Though Sri Lanka lost opener Romesh Kaluwitharana cheaply, Jayasuriya provided enough fireworks en route his 44-ball 82 which included 13 boundaries and three sixes.
Sri Lankan batsman Sanath Jayasuriya. Pic/AFP
The first quarter-final of the 1996 World Cup played at the Iqbal Stadium in Faisalabad highlighted Sri Lanka's dominant performance in the tournament. The Sri Lankan bowlers did well to restrict England to 235-8 in 50 overs with the spin troika of Kumar Dharmasena, Muttiah Muralitharan and Sanath Jayasuriya claiming two wickets each. Only veteran all-rounder Phil DeFreitas managed a sizeable score - 67 with five fours and two sixes.
Though Sri Lanka lost opener Romesh Kaluwitharana cheaply, Jayasuriya provided enough fireworks en route his 44-ball 82 which included 13 boundaries and three sixes. He equalled the World Cup's fastest 50 [coming off in just 30 balls] and Jayasuriya was well on course to beat Kapil Dev's record of the fastest World Cup century [off 72 balls in the 1983 edition]. However, the Matara Mauler's dismissal for 82 provided a huge relief in the England camp.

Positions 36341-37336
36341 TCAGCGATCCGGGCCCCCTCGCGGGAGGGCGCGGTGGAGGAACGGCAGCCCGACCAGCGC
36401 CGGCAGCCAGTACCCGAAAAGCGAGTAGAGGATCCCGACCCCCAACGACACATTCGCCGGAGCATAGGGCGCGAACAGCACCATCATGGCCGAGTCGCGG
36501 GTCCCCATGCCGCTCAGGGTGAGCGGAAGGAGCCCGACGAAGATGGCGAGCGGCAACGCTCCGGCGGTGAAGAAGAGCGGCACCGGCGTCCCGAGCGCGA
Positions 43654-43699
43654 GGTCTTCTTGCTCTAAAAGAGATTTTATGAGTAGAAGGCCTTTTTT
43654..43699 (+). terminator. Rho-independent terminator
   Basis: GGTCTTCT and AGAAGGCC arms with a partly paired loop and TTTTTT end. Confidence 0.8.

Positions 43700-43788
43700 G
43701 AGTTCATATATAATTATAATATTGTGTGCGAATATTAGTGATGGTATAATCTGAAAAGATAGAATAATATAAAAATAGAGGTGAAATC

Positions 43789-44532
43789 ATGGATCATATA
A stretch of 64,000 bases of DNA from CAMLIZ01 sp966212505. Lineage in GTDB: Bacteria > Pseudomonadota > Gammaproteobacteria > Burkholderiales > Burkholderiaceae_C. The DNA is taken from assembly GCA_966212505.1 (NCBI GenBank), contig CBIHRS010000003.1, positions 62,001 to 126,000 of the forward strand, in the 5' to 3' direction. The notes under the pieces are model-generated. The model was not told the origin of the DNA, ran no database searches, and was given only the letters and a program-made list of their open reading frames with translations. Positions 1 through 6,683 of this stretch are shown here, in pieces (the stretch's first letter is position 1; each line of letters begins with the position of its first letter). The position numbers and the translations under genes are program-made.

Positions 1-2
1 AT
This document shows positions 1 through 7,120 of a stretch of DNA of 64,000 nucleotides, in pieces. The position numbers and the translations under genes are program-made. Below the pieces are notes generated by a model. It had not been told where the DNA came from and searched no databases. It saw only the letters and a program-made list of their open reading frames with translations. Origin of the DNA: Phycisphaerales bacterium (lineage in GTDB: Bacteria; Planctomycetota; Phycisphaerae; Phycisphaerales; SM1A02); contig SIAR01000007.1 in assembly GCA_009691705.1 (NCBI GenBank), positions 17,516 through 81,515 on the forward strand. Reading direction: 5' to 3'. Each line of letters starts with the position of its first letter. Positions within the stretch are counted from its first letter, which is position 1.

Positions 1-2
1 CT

Medium pacer DeFreitas, who also bowled a bit of off-spin out of desperation, was the most expensive of English bowlers, conceding 38 runs in 3.4 overs. With Sri Lanka still needing over 100 runs when Jayasuriya departed, the southpaw had already demoralised England's attack as the eventual champions completed the chase in 40.4 overs with five wickets in hand.
Did you know?
England all-rounder Andrew Flintoff bagged a duck in his team's opening game of the 2007 World Cup against New Zealand at St Lucia where the Kiwis won by six wickets. After an eight-hour drinking spree that night, Flintoff hit the sea at 4 am only to be rescued by the team hotel staff. He copped a one match ban and lost his post of team vice-captain.
A total of 463 sixes were hit during the 2015 World Cup. West Indian big-hitter Chris Gayle (above) contributed the most to this tally with 26 sixes. He also scored the first double century in World Cup history - 215 against Zimbabwe at Manuka Oval in Canberra.
Player to watch: Lungi Ngidi
South African pacer Lungi Ngidi may be nursing an injury at the moment, but the selectors have taken a chance by including him in their World Cup team. Ngidi is crucial to South Africa's plans for his ability to take wickets upfront as well as maintaining a healthy economy rate in the Powerplay overs. With 34 wickets in 18 ODIs, Ngidi is certainly a value addition in the Proteas' dangerous pace attack.
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